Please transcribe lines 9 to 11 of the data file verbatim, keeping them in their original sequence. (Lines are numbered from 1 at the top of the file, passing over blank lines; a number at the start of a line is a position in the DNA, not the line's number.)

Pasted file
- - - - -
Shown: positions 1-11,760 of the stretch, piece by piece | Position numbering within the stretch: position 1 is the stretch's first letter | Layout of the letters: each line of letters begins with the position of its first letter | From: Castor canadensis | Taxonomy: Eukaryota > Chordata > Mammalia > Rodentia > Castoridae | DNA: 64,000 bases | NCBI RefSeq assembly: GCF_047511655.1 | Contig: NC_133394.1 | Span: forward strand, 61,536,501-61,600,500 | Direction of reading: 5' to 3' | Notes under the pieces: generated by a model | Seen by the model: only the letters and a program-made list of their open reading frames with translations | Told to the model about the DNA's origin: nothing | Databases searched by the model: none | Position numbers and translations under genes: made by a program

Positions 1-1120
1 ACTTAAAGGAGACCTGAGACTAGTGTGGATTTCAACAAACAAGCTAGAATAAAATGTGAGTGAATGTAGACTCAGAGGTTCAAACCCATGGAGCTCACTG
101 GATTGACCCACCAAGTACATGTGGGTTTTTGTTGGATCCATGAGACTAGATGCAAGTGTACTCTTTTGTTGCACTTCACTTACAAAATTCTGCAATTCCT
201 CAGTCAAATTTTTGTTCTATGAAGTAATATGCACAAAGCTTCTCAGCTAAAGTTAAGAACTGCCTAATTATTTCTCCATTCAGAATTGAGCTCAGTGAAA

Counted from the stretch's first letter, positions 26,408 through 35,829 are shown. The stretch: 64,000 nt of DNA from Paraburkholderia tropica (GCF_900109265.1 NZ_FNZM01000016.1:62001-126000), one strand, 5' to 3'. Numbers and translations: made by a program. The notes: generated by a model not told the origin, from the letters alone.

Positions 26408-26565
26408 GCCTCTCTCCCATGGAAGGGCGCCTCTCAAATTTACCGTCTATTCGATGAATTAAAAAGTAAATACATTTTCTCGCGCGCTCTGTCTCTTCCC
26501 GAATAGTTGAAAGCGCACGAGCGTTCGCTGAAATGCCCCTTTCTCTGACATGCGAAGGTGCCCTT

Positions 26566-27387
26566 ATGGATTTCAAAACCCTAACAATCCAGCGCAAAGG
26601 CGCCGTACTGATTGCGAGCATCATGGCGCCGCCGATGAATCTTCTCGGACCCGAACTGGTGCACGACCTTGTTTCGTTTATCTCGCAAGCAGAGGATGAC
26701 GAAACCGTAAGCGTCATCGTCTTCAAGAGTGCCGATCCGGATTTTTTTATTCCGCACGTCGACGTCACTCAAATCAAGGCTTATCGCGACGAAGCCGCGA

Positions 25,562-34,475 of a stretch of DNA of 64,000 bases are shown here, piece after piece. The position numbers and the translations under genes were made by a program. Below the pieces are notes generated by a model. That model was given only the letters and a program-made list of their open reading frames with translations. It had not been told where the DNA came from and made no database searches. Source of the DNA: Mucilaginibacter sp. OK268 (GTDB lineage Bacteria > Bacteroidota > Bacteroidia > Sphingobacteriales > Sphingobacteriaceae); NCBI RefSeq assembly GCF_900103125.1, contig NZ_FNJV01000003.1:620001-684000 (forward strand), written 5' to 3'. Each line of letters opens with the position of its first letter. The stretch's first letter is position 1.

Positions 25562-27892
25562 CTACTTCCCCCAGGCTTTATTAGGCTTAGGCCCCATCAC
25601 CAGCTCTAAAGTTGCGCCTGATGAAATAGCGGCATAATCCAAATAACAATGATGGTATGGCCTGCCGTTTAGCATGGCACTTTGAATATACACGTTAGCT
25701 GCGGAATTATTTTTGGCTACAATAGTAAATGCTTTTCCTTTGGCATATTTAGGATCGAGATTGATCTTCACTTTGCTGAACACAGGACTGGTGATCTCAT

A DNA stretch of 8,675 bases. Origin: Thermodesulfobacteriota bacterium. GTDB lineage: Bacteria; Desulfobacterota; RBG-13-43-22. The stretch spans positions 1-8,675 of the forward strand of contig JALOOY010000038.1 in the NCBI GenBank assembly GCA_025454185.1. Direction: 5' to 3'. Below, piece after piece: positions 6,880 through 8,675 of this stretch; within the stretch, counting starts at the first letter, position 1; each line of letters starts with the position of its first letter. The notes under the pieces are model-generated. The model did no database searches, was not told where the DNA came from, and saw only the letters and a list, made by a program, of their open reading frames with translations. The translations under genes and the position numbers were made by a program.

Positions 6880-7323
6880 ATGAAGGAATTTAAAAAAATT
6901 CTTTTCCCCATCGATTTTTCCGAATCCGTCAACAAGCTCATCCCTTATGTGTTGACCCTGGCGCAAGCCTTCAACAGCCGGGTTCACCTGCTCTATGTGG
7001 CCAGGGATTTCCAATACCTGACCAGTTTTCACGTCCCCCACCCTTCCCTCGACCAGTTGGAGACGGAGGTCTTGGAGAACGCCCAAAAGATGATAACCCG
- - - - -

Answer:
26501 GAATAGTTGAAAGCGCACGAGCGTTCGCTGAAATGCCCCTTTCTCTGACATGCGAAGGTGCCCTT

Positions 26566-27387
26566 ATGGATTTCAAAACCCTAACAATCCAGCGCAAAGG